Takeout to sing about

Ginger’s Chinese is one of Henri’s favorite things

HAPPY MEAL<br>Server Ran Mar shows off one of Ginger’s signature dishes: sweet and sour pork with chicken chow mein, jasmine steamed rice, spring roll and fried prawn.

Server Ran Mar shows off one of Ginger’s signature dishes: sweet and sour pork with chicken chow mein, jasmine steamed rice, spring roll and fried prawn.

Photo By Jason Cassidy

Ginger’s Chinese Cuisine
2201 Pillsbury Road (in the Almond Orchard)
Open daily 11 a.m.-9:30 p.m.

Ginger’s Chinese Restaurant

2201 Pillsbury Rd.
Chico, CA 95926

(530) 345-8862

As usual, Henri found himself in a bit of a funk after the holidays, uninspired and even a little cranky. Colette tried to help. We’d bundle up for short afternoon walks through the park—Miss Marilyn and Mr. Theo in their cozy Christmas sweaters—and she’d point out the towering sycamores, their snowy bark brilliant against the wintry sky.

One evening she suggested we go shopping. “That should cheer you up.” She pointed to an ad in the newspaper. “Look. Mervyn’s is closing in a week. Everything’s on sale.”

“Mervyn’s?” I said. “Chez Mervyn’s? Perfect. I can stock up on D&G!”

She rolled her eyes. “It’s Mervyn’s,” she said. “Bargains.”

“Like a Silver Lake blazer! For $29.99! How debonair.”

“Come on,” she said. “The whole store’s 70 percent off.”

“Seventy percent?”

She nodded.

I decided to humor her and grabbed a hat and some dark glasses and we headed over.

We actually did find some bargains—bath towels, bedding, pillows, placemats, throw rugs, some nesting bowls, and I found a cute little spatula set for just $2.99.

Of course we were famished afterward, and she pulled out of the parking lot and crossed the street to the Almond Orchard Shopping Center. “How ’bout some Chinese take-out?” she asked, parking in front of Ginger’s—we’d both been wanting to try the place.

“I’ll buy,” she said, then paused. “If you’ll take those sunglasses off.”

We were greeted by very nice young man who smiled warmly and handed us menus.

Ginger’s plates run $5.95-$12.95, with a wide range of seafood, chicken, beef, pork, vegetable and tofu dishes, as well as noodles and rice. House specialties are $7.50-$12.95 and include sizzling beef with scallops, honey walnut prawns, Hunan beef and sweet ginger-spicy tofu. Soups ($5.50 small, $6.50 large) include hot and sour, won ton, sizzling rice, egg flower and seafood with bean curd. Combination dinners (for two or more) are $9.95-$14.95 and include soup, appetizers, and four or five other dishes from the menu. For $8.50, you can get a “personal” combination dinner that includes soup, egg roll, fried prawns, chow mein and rice, with your choice of 16 entrees.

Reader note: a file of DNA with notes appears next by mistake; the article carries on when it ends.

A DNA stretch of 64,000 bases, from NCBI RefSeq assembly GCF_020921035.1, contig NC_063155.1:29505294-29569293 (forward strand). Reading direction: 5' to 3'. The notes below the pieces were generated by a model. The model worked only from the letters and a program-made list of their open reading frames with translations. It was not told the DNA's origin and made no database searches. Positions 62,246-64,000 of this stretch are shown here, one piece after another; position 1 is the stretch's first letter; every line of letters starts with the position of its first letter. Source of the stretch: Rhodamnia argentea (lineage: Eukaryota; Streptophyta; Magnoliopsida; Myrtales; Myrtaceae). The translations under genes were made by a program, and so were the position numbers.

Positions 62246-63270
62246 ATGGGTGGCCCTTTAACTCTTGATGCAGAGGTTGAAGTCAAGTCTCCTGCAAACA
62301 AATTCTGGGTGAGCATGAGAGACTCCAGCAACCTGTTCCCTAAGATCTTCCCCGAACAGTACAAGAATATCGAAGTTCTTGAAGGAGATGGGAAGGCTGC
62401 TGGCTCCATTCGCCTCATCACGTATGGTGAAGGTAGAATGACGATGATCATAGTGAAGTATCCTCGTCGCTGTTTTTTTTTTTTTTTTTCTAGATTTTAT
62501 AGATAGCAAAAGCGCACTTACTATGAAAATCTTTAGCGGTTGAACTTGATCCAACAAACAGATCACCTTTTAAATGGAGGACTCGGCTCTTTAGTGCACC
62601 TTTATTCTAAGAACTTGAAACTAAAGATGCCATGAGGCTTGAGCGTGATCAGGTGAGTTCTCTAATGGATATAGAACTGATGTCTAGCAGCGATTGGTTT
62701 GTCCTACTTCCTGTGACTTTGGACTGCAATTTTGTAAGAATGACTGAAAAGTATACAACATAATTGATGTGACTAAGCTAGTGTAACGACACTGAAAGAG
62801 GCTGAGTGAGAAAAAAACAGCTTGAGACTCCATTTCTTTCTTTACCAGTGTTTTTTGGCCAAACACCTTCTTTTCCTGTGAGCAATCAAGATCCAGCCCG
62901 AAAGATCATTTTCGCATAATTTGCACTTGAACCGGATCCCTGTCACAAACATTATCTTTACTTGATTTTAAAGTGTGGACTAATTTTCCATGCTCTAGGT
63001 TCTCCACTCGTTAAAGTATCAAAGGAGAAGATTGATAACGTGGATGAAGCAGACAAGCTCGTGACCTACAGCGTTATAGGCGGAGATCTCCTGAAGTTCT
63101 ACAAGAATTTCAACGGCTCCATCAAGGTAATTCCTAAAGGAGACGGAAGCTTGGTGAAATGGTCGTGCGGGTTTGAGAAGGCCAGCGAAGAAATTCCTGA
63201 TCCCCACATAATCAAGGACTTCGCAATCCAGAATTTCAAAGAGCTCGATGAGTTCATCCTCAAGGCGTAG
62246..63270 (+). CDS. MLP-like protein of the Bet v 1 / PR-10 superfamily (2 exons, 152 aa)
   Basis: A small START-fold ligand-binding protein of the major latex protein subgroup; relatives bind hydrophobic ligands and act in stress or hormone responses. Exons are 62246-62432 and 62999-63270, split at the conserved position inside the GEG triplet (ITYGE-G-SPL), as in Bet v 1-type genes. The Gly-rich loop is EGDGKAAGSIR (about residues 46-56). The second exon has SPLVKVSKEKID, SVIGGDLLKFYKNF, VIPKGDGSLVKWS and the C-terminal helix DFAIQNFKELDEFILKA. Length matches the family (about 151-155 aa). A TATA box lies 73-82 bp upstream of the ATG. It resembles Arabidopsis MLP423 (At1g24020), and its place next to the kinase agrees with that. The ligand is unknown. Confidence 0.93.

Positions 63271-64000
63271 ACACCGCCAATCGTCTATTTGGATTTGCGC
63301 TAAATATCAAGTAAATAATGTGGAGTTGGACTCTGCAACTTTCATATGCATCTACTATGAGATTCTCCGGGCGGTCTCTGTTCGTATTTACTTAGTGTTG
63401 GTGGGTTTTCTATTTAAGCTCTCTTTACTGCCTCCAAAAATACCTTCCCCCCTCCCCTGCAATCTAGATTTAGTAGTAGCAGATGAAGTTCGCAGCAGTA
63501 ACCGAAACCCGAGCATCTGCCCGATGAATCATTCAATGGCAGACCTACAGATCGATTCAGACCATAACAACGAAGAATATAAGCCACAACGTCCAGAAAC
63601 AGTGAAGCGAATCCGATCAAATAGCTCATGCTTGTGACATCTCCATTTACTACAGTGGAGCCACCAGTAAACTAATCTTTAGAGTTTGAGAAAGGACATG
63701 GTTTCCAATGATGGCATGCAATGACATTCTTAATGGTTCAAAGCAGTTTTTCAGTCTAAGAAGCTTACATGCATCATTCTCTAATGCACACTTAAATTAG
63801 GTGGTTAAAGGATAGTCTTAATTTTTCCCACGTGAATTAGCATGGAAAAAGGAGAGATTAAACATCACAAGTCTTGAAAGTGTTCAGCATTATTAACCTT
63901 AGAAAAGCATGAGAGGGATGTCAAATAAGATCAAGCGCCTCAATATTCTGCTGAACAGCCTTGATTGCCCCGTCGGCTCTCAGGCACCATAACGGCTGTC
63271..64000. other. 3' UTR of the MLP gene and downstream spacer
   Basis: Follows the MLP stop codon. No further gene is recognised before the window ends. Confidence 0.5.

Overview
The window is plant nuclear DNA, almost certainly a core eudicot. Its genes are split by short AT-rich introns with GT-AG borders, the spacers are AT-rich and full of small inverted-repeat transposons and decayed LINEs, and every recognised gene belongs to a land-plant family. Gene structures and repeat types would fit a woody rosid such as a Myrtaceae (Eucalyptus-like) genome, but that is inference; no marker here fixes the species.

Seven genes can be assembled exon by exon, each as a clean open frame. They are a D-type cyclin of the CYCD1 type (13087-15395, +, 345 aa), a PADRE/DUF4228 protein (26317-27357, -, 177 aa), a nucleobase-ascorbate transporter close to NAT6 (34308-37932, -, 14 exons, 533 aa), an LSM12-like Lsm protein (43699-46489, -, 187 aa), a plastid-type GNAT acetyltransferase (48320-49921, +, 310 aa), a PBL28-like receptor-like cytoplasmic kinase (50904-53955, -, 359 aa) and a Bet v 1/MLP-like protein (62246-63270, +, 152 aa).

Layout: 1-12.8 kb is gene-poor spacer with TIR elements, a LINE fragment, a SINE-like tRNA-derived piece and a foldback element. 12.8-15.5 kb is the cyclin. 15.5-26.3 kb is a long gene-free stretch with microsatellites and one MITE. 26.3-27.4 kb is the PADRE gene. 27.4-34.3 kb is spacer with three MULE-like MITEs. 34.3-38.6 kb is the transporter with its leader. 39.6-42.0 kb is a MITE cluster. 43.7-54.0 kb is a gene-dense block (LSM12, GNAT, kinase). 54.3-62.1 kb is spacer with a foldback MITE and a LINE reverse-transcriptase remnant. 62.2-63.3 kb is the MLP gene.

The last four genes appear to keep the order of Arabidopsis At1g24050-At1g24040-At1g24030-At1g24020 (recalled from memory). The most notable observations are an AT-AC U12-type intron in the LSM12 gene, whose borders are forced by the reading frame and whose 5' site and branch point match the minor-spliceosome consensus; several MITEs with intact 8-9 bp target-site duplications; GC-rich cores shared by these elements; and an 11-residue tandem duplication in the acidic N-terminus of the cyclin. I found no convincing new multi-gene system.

For lunch (served daily 11 a.m.-3 p.m.), there are six combinations at $6.50 each and more than two dozen lunch specials for $5.95

Colette asked the man what the two best things on the menu were. He didn’t miss a beat. “The general’s chicken and the Singapore rice noodles.”

“Sold,” Colette said.

“What else?” the man asked, scribbling our order so far.

We also ordered the garlic green beans, the Mongolian beef and the house chow mein, then drove over to All the Best and rented, at Colette’s insistence, The Sound of Music.

Our food was ready when we got back, and we headed straight home—except for a brief stop for a bottle of Gewürztraminer.

By the time Capt. Von Trapp had introduced Maria to the kids we had tasted everything. And it was delicious—fresh and flavorful. General Tsao’s chicken ($7.50) included large chunks of battered chicken served in a sweet-and-sour red sauce with broccoli, onions and red chili peppers. The Singapore noodles ($7.50) were angel-hair thin, lightly curried and wok-fried, with shrimp, chicken, beef, pork, eggs, onion, red and green peppers. I especially loved the green beans ($6.75), which were liberally sprinkled with diced garlic and served with sliced onions—definitely on a par with Turandot’s, the benchmark for garlic green beans in Chico.

The Mongolian beef ($7.50) was also very good, thinly sliced meat over skinny egg noodles with green onions and red chili peppers—and perfectly spicy, and the chow mein ($6.95) was delicious, the noodles mixed with generous portions of shrimp, beef, chicken, as well as green onions, sliced carrots, onions, and cabbage.

In fact, everything was so good that as we boxed up the leftovers, Henri’s sprits had lifted considerably and I couldn’t help but sing along with Maria: “Shopping and walking with little French poodles, egg rolls, and mu shu and crisp Hong Kong noodles …” Henri was no longer feeling so bad.